The government of South Korea is making every effort to turn its citizens into a country of survivalists. With the ever-increasing threats from the North, South Korean preppers are becoming mainstream, instead of a quirky fringe element.
Kim Jong Un fired yet another ballistic missile over Japan, spitting in the face of international pressure. It seems difficult to imagine that he’s going to just eat a Snickers and chill out. So wisely, his closest neighbors are preparing for the worst.
The South Korean President isn’t taking this lying down. “In case North Korea undertakes provocations against us or our ally, we have the power to destroy (the North) beyond recovery.” (source)This threat most likely will not please the Dear Leader of North Korea, so it’s probably safe to predict even greater hostilities on the horizon.
South Koreans have been warned to get ready.
The South Korean Ministry of Public Administration and Security has issued guidelines for a variety of attacks to their citizens due to the ever-increasing risk of an attack by North Korea. Here are some brief quotes from the Ministry. Go here to read the whole thing.
1. The basics
Despite living under constant threat of war, South Koreans rarely possess emergency supply kits at home or know how to assemble one. This may be an opportunity to put one together, since it is helpful not just in war, but in other emergencies, such as an earthquake or flood.
According to the Security Ministry, the kit should at least include these items: necessary medications, a battery-powered radio with extra batteries, a flashlight, candles, gas masks, as well as food and water for at least three days…
2. In case of North Korean artillery barrage
North Korea often threatens to turn Seoul into a “sea of fire.” South Koreans, so used to the regime’s fiery rhetoric, don’t even blink at such threats. To be sure, though, Pyongyang has thousands of conventional artillery lined up toward Seoul, ready to fire at a moment’s notice.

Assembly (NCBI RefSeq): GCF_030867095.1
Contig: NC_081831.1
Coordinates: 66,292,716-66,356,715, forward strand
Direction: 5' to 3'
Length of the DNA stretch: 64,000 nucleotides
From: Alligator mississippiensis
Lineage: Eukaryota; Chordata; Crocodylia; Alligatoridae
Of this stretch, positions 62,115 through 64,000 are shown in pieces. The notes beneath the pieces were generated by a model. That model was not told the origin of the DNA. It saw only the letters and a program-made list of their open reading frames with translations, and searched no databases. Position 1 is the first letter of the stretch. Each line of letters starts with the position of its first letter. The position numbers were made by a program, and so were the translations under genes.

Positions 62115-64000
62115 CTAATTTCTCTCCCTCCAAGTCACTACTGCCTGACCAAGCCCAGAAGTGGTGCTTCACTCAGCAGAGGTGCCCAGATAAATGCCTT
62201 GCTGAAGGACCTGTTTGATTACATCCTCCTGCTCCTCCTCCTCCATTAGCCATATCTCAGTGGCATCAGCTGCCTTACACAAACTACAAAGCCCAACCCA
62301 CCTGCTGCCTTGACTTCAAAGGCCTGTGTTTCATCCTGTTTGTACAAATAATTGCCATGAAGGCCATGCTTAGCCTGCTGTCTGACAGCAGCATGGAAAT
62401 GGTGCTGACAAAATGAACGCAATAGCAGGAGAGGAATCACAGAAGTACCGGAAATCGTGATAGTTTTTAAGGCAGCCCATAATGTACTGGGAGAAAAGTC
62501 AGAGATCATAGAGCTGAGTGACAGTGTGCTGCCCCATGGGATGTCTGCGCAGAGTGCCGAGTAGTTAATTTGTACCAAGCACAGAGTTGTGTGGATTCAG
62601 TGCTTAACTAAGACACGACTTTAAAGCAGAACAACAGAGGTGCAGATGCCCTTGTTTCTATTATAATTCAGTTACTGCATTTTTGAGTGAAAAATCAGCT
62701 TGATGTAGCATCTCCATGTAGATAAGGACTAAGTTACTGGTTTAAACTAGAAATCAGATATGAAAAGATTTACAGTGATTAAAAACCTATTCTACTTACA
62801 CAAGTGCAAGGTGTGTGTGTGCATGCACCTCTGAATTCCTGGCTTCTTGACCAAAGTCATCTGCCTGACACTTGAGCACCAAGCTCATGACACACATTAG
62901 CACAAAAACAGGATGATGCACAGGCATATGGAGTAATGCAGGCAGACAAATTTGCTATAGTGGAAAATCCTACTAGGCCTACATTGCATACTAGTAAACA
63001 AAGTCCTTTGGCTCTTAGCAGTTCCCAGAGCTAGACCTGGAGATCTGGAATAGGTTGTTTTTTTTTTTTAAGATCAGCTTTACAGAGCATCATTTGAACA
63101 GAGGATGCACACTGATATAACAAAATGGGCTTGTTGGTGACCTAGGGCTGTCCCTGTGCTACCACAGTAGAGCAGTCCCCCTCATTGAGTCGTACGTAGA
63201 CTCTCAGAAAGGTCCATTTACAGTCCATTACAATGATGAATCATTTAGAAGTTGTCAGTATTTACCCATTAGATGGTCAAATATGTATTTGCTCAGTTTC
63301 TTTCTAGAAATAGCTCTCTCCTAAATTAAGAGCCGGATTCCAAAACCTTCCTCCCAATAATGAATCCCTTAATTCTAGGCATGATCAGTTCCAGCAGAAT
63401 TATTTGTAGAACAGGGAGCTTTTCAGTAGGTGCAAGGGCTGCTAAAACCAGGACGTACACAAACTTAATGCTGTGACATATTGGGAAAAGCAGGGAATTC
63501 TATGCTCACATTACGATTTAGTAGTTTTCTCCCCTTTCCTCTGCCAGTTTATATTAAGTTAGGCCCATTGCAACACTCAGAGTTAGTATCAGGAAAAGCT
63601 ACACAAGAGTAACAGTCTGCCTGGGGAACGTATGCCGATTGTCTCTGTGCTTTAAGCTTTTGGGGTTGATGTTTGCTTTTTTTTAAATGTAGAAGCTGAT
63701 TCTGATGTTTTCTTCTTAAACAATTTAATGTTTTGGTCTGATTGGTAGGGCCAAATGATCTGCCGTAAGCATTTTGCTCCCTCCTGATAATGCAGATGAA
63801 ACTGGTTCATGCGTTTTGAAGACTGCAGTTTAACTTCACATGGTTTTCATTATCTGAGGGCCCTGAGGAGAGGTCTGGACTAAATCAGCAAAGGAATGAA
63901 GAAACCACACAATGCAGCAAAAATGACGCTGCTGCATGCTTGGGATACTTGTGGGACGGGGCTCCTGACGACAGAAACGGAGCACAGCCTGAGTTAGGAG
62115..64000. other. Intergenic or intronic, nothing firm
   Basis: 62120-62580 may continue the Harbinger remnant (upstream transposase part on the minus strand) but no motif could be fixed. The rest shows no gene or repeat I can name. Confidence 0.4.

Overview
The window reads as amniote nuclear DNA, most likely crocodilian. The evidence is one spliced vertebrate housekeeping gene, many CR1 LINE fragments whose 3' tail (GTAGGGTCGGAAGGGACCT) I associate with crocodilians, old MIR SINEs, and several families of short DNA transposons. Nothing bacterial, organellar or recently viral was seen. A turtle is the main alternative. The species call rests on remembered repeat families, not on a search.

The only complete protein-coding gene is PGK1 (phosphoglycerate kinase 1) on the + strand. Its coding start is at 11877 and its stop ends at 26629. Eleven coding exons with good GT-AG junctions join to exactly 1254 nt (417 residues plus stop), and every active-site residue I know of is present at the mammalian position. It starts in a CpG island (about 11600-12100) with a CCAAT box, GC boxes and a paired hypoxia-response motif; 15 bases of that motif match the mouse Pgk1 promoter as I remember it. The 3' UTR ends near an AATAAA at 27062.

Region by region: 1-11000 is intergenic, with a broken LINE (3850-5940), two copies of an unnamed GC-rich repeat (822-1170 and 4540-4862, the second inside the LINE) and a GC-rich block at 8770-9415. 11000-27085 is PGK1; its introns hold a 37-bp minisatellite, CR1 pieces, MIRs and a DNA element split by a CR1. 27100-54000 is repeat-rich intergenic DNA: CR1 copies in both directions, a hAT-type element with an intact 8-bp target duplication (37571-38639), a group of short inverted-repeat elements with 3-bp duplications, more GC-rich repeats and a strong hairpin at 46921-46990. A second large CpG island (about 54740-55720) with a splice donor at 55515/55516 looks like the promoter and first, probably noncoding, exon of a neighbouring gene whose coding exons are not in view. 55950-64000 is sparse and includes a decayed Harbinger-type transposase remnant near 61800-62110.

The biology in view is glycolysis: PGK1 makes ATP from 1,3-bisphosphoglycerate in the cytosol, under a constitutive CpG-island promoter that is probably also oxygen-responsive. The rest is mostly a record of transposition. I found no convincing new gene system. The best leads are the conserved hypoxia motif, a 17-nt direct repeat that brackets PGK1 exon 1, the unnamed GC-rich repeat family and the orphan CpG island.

In such an attack, the first step is to relocate to fallout shelters. Make sure you know where to head when at home, work, school or places where you regularly spend time.
There are around 24,000 shelters nationwide in public buildings, subway stations and underground parking spaces…
3. If it involves chemical weapons?
When a chemical weapons attack occurs, a person must immediately cover his or her face with a gas mask or other cloth, and seek safety in higher places.
Animal corpses are one of the first signs of such attacks. Usually corpses of birds and fish will be spotted on ground and in the water.
High ground nearby such as a rooftop is the most convenient place to seek refuge when a deadly chemical agent is unleashed. Most chemical gases, such as sarin, are denser than air, which means they will sink to the ground.
The wind will carry toxic materials, so an escapee must head toward the opposite direction of the blowing wind…
4. To survive a nuclear blast?
A nuclear bomb can only delivered by a missile and South Korean and US militaries here will be able to detect any preparation for a launch. So there will be a loud alarm going on to alert people on the imminent missile attack, whether it is a nuclear attack or not.
Even in a nuclear attack, there is a chance to survive if you manage to go at least 15 meters below ground. Find subway stations. If there is no underground facility nearby, hide inside lead or concrete structures. (source)